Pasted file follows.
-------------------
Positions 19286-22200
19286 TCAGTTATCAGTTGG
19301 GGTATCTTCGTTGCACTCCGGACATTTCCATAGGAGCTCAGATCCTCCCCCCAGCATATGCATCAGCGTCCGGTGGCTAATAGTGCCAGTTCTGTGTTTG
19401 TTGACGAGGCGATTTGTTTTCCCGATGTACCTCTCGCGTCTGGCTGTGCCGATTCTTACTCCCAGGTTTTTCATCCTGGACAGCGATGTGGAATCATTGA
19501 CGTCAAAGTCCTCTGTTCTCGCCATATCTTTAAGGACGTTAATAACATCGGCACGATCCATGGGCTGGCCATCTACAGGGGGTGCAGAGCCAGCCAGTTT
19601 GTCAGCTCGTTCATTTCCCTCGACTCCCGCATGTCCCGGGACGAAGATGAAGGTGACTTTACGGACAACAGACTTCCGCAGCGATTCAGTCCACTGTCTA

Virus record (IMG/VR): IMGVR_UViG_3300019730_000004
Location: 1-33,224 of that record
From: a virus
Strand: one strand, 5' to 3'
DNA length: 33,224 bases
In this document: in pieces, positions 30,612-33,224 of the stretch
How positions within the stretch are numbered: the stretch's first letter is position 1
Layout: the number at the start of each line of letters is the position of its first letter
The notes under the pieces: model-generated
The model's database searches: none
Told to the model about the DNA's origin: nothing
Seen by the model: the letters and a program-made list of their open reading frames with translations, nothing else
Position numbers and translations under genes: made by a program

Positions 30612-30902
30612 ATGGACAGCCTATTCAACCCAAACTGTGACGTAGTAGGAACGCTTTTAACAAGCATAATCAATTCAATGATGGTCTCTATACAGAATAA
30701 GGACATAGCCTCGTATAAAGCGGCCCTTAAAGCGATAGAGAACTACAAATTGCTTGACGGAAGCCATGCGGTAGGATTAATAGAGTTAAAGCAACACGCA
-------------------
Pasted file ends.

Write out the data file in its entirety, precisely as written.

Positions 19286-22200
19286 TCAGTTATCAGTTGG
19301 GGTATCTTCGTTGCACTCCGGACATTTCCATAGGAGCTCAGATCCTCCCCCCAGCATATGCATCAGCGTCCGGTGGCTAATAGTGCCAGTTCTGTGTTTG
19401 TTGACGAGGCGATTTGTTTTCCCGATGTACCTCTCGCGTCTGGCTGTGCCGATTCTTACTCCCAGGTTTTTCATCCTGGACAGCGATGTGGAATCATTGA
19501 CGTCAAAGTCCTCTGTTCTCGCCATATCTTTAAGGACGTTAATAACATCGGCACGATCCATGGGCTGGCCATCTACAGGGGGTGCAGAGCCAGCCAGTTT
19601 GTCAGCTCGTTCATTTCCCTCGACTCCCGCATGTCCCGGGACGAAGATGAAGGTGACTTTACGGACAACAGACTTCCGCAGCGATTCAGTCCACTGTCTA

Virus record (IMG/VR): IMGVR_UViG_3300019730_000004
Location: 1-33,224 of that record
From: a virus
Strand: one strand, 5' to 3'
DNA length: 33,224 bases
In this document: in pieces, positions 30,612-33,224 of the stretch
How positions within the stretch are numbered: the stretch's first letter is position 1
Layout: the number at the start of each line of letters is the position of its first letter
The notes under the pieces: model-generated
The model's database searches: none
Told to the model about the DNA's origin: nothing
Seen by the model: the letters and a program-made list of their open reading frames with translations, nothing else
Position numbers and translations under genes: made by a program

Positions 30612-30902
30612 ATGGACAGCCTATTCAACCCAAACTGTGACGTAGTAGGAACGCTTTTAACAAGCATAATCAATTCAATGATGGTCTCTATACAGAATAA
30701 GGACATAGCCTCGTATAAAGCGGCCCTTAAAGCGATAGAGAACTACAAATTGCTTGACGGAAGCCATGCGGTAGGATTAATAGAGTTAAAGCAACACGCA